Rate wars lift banking gloom

If you've not kept pace with the current account market recently, fear not - you've not missed out on much.


With the spectre of the Office of Fair Trading (OFT) investigation into unauthorised overdraft charges hanging like a cloud over the industry, few banks have made significant market moves.

However, since the High Court battle began last month, several providers have shown their hands and there are a number of intriguing offers on the market that could entice anyone dissatisfied with their current bank or building society’s service.

Top of the list is the Alliance & Leicester Premier Direct Current Account. A&L has been aggressively striving to increase its share of the current account market for the past few years. It has frequently revamped the Premier Direct product to get it to the top of the best buy tables and it has just tweaked its offering once again.

New customers will earn 8.5% for the first 12 months on balances up to £2,500. The rate then drops to one percentage point below Bank rate – the current ‘go-to’ rate is 4.25%.

The new rate also applies to the Alliance & Leicester Premier 50, an account tailored for the 50+ age group with a series of features including worldwide travel insurance, health benefits and ID protection.

The Premier Direct and Premier 50 accounts also offer market leading overdraft rates, making them great for those who are regularly in the red as well as those who will benefit from a high in-credit rate: no interest or fees are charged on overdrafts for the first year.

Premier Direct’s nearest rate rival for rates on balances in credit is the Abbey Account, which still offers an attractive 8% up to the first £2,500. If your balance tends to be more than £2,500, Abbey’s account may actually work out to be a better deal, as A&L pays just 0.1% above £2,500. The Abbey deal is only available to those switching from another provider, so those opening their first current account can’t take advantage of the offer.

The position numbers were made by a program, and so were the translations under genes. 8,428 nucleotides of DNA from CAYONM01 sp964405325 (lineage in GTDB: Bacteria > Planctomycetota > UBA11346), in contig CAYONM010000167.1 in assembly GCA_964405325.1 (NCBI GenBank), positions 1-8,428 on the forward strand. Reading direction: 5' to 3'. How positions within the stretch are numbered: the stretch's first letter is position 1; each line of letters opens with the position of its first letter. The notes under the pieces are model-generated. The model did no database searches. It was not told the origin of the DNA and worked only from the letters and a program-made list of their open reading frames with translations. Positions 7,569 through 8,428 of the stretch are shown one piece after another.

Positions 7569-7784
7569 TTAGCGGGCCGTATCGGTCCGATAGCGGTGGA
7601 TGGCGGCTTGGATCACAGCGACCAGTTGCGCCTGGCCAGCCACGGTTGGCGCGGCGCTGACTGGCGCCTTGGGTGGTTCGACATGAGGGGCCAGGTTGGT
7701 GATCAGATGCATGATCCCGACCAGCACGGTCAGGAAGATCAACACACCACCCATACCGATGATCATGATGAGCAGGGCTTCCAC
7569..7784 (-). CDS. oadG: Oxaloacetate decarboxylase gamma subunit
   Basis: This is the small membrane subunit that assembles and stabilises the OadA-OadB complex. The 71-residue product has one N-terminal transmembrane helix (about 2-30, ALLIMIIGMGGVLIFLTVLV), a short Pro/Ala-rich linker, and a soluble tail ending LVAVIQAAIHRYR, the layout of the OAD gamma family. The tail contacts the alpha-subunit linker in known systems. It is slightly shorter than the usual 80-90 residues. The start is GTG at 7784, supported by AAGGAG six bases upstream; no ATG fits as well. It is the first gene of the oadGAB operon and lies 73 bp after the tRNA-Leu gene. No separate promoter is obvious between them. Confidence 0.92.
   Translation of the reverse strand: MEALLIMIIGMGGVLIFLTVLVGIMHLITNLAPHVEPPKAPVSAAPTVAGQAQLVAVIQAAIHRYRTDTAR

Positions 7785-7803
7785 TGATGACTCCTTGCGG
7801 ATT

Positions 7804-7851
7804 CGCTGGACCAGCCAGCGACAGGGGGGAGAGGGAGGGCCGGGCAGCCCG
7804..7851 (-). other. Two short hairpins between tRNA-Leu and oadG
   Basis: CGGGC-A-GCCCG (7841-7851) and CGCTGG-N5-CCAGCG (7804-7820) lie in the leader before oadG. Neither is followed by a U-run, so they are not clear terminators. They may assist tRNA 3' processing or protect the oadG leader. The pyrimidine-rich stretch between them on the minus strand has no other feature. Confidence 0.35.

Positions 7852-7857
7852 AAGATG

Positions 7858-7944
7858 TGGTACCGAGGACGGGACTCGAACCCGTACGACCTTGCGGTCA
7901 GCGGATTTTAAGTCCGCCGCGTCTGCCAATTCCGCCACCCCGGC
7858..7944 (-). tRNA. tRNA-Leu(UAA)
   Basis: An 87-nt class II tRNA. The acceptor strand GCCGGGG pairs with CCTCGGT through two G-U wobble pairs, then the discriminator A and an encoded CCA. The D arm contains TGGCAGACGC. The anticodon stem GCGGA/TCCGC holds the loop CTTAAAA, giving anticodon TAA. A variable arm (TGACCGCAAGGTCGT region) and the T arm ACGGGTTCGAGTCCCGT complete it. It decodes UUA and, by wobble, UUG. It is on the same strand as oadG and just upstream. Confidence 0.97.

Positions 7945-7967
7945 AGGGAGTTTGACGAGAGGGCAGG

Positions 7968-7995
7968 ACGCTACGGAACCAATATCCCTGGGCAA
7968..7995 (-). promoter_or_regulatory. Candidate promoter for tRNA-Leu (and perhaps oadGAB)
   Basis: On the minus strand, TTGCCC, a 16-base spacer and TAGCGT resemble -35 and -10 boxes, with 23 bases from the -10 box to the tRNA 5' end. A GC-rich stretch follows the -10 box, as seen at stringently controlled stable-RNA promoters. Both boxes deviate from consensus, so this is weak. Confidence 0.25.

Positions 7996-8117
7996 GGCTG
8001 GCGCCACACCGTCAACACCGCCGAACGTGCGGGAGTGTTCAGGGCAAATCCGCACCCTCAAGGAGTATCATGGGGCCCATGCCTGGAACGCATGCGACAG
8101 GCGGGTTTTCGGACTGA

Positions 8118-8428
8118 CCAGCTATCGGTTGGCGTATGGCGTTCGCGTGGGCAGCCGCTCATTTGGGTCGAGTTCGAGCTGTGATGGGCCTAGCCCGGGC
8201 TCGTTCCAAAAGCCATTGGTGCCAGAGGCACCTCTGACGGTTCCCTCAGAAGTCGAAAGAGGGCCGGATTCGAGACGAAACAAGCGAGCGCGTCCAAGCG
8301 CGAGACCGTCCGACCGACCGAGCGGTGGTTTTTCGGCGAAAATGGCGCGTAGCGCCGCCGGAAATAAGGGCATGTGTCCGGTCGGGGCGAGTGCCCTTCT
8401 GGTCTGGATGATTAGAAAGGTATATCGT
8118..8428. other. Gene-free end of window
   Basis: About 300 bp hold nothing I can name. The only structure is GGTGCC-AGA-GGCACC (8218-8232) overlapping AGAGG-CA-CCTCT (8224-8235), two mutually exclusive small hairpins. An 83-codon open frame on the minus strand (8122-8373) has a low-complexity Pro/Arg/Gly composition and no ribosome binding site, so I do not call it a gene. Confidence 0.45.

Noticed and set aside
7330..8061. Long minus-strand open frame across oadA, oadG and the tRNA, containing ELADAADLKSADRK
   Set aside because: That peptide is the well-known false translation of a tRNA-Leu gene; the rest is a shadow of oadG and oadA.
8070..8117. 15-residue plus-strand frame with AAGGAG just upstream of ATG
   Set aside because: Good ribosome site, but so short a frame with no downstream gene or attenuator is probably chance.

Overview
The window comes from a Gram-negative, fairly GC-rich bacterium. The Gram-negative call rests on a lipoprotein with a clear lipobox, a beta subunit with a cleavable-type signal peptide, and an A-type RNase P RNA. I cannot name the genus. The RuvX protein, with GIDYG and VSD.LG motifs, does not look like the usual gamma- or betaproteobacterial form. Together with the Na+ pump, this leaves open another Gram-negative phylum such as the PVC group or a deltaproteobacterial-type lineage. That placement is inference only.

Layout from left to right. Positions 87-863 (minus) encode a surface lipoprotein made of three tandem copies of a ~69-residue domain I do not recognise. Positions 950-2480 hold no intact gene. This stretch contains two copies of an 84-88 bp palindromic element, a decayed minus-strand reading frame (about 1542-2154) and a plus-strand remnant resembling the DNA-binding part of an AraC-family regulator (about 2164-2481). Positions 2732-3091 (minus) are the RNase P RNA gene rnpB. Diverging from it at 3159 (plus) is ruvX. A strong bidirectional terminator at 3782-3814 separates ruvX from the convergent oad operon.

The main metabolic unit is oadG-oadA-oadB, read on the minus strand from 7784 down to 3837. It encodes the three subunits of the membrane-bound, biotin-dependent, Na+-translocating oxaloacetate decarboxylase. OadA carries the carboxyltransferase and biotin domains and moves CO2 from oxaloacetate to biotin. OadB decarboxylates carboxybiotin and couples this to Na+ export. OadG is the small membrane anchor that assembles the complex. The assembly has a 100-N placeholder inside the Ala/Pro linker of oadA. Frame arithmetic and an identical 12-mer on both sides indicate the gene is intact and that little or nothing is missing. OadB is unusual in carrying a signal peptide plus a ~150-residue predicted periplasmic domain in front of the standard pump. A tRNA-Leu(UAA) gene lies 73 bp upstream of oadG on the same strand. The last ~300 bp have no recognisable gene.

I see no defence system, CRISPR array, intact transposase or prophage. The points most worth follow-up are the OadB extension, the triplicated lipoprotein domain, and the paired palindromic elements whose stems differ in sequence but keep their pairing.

HSBC is also offering 8% on its Plus account. The rate is available on balances up to £1,000 to customers who sign up before the end of March. However, this is a packaged account so there is a £12.95 monthly fee, although the account includes benefits such as worldwide travel insurance and identity theft assistance.

Providers are also looking to attract new current account customers by offering cash incentives – A&L will give you and a friend £25 if you sign up on their recommendation. Sign up for the First Direct 1st account and you’ll be given even more – it is offering £100 to new customers. If you sign up and then close your account within a year, because you are unhappy with the service for any reason, you’ll get another £100 - as long as you’ve been paying in a salary of £1,500 or more each month.

There are a couple of catches with this deal however – it pays no interest on balances in credit and there is a £10 monthly fee, if your average balance is less than £1,500. However, once you open a 1st account you are entitled to move to the First Direct Regular Saver and earn 8% AER fixed for the first 12 months.

If you’ve had debt problems and are looking to get back on your feet, the Think Banking Managed Account offers one of the most competitive rates at 2.75% AER. With this account all your financial commitments are managed for you and you will receive your own dedicated money manager.

According to research from A&L, only 20% of us have switched current accounts in the past five years – most of us are earning a paltry 0.1% on balances in credit. The perception among many consumers is that switching current accounts is time consuming. However, it is probably much more straightforward than you think – most banks now have dedicated teams which undertake the whole transfer process for you. They will contact your existing bank and arrange the transfer of all standing orders and direct debits.

So don’t worry about the hassle – compare current accounts now and find a bank that’s right for you.

Disclaimer: Please note that any rates or deals mentioned in this article were available at the time of writing.

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